The Incredible Hulk (2008): Revisiting Edward Norton’s Only MCU Movie

Current fans of the MCU have come to know Dr. Bruce Banner a.k.a The Hulk as a friendly, wise cracking, selfie taking, and athleisure wearing supporting muscle for the other avengers. But before he was making cocktails and…babies- the Hulk was once an extremely complicated and emotionally unpredictable character who you could not trust with a hard taco.

And while we all really hope to see Mark Ruffalo’s take on the character to eventually get his own headlining outing, we must also remember that the MCU does indeed have a solo Hulk film. A film about a man who’s terrified of his own powers and is forced to live in isolation in order to protect EVERYONE. And while it’s certainly a departure from the less complex version we have in the MCU today- This movie is set in the same continuity, and sets up all the context for the Hulk’s initial involvement in the Avengers. 

The Incredible Hulk came out in 2008, shortly after Iron Man and fans were intrigued to see what Marvel would do with the character after the failed adaption released just 5 years before it. Now, the Hulk may be a household name nowadays, but similar to Iron Man, this was a character that was not as widely known by non-comic book readers. With Robert Downey Jr. being the one to kick off the MCU, Marvel wanted an established A-List actor with box office draw to take on the mantle of their next Avenger. Louis Leterrier cited the Hulk Grey comic book title as his key inspiration for the film. The comic book was a modern retelling of the character’s origin and included more dark materiel to match today’s audiences. When Marvel approached Edward Norton, he insisted on re-writing the script to suit his own ideas of the character. Leterrier recalled this in an interview for the movie stating quote:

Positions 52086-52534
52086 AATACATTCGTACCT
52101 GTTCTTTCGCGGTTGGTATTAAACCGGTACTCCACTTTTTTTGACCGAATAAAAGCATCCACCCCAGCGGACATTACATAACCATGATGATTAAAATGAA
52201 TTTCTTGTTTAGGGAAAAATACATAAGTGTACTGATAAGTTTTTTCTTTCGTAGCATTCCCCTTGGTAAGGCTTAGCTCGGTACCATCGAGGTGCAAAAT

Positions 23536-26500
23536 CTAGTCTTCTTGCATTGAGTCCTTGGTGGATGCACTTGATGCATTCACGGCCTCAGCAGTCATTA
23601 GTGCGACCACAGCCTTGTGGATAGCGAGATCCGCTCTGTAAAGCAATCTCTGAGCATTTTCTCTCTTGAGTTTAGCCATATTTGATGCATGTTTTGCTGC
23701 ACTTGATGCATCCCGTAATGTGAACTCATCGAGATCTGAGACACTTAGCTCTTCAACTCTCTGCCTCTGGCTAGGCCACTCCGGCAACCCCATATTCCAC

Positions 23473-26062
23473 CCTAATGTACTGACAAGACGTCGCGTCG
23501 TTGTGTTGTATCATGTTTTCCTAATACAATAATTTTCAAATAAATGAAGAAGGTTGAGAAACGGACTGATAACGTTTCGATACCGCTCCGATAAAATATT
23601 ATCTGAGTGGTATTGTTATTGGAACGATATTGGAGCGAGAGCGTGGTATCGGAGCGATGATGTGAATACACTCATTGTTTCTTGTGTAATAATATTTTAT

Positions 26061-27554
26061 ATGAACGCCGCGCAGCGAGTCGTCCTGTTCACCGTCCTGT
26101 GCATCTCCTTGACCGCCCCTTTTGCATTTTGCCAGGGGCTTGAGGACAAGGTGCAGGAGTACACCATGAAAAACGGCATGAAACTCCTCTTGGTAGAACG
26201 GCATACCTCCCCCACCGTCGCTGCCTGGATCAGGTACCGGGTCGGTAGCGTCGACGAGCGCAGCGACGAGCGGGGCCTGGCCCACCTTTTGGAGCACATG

Edward’s script has given Bruce’s character real gravitas. Admittedly, I’m not the most adult director, but just because we’re making a superhero movie, it doesn’t have to appeal to just 13-year-old boys. Ed and I both see superheroes as the new Greek Gods.

And had this film gone differently behind the scenes, Edward Norton would still be the Hulk to this day. I got to admit- I have mixed feelings about that thought. But with Iron Man being a smash hit with critics and fans, Marvel was hard at work at fast tracking production on their other properties. The Hulk, of course, has been seen in live action before with the hit TV 1970’s TV series starring Lou Farigno, and the 2003 live action adaptation by ang Lee simply titled “HULK”. This movie doesn’t break any new ground but in many ways this is the closest thing to an MCU solo Hulk movie that we’re going to get. See, the film rights to the Hulk are not actually owned by Marvel, even though they do have the rights to the character still, so we’re able to get team up movies like Thor Ragnarok and The Avengers without Disney being able to fully devote a solo title to the big guy.

But as always, what’s important here is how this movie holds up all these years later. 

So, let’s all take a deep breath and grab our scratchiest pants, and let’s get into 2008’s The Incredible Hulk.

The Incredible Hulk stars Edward Norton as the titular green giant green hero. It was directed by Now You See Me and Fast X director Louis Leterrier. It’s the second film ever to enter the MCU and despite having different actors in the role, the movie is cannon to the original MCU timeline. Meaning, this is still our current Hulk and this story is very much part of the life and times of this guy.